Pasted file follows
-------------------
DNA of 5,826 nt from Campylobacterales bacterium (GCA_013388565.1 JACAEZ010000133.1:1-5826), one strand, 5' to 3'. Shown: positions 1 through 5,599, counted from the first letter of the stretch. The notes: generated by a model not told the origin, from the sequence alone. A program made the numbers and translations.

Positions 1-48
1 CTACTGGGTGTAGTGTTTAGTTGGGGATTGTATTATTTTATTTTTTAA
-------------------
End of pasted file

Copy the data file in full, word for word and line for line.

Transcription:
DNA of 5,826 nt from Campylobacterales bacterium (GCA_013388565.1 JACAEZ010000133.1:1-5826), one strand, 5' to 3'. Shown: positions 1 through 5,599, counted from the first letter of the stretch. The notes: generated by a model not told the origin, from the sequence alone. A program made the numbers and translations.

Positions 1-48
1 CTACTGGGTGTAGTGTTTAGTTGGGGATTGTATTATTTTATTTTTTAA